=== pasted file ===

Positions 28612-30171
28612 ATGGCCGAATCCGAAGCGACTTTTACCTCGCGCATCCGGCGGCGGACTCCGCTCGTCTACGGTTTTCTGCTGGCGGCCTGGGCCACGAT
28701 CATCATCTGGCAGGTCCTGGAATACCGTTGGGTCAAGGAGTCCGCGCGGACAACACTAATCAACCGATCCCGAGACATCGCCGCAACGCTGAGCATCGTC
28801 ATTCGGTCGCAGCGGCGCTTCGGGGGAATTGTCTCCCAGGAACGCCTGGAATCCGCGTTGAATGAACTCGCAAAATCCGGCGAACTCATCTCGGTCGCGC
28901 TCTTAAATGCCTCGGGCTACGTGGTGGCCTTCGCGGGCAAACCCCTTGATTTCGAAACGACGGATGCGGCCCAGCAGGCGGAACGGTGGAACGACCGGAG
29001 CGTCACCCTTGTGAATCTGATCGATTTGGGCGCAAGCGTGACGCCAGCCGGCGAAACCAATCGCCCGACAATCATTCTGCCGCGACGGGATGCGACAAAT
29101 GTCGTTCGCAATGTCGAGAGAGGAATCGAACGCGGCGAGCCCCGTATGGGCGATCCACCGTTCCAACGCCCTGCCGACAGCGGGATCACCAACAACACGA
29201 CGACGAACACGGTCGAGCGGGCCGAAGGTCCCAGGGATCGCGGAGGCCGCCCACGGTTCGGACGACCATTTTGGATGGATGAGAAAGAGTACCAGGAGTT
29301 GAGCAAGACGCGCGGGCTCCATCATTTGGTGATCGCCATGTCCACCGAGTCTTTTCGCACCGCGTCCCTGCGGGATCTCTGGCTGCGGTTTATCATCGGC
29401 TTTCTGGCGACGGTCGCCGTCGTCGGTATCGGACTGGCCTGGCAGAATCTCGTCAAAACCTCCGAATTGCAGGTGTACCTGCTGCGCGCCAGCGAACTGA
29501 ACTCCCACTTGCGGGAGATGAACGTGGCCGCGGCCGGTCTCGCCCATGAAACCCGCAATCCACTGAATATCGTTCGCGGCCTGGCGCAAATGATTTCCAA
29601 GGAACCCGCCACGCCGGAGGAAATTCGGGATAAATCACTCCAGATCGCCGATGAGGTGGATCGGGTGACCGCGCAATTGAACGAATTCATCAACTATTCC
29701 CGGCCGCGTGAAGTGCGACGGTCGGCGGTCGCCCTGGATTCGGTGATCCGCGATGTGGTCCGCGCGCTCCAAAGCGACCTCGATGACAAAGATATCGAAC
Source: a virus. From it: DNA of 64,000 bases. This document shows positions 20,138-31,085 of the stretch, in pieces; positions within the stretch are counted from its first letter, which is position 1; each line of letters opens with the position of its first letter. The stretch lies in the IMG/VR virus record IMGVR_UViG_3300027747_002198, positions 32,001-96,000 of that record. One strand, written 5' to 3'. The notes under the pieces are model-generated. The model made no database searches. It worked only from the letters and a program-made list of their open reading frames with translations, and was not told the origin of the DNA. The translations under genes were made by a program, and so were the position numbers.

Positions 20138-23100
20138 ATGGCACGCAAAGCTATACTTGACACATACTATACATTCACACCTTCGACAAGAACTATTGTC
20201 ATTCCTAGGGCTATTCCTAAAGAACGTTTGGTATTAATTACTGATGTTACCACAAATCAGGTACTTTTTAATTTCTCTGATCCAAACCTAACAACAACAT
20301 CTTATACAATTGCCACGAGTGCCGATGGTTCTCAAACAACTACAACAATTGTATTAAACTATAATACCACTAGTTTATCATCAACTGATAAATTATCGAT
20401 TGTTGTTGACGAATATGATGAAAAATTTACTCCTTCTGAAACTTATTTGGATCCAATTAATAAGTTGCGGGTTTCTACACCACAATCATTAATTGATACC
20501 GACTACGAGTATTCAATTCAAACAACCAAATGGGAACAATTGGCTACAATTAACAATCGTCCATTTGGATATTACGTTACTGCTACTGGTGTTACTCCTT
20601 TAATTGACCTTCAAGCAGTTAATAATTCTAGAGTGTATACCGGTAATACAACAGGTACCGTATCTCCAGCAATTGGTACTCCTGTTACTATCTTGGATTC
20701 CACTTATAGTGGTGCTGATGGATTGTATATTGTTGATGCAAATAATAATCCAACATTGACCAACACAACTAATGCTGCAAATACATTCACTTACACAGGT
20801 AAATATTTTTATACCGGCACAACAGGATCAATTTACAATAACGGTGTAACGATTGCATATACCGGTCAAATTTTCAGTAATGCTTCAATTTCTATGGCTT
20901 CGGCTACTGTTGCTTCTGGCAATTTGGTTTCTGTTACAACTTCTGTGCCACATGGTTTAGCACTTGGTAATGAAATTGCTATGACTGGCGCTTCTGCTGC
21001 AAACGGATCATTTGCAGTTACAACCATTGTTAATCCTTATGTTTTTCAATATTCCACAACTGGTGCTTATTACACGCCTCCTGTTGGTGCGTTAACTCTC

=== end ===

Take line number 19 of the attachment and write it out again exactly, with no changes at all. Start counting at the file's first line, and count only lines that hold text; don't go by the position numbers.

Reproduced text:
20401 TGTTGTTGACGAATATGATGAAAAATTTACTCCTTCTGAAACTTATTTGGATCCAATTAATAAGTTGCGGGTTTCTACACCACAATCATTAATTGATACC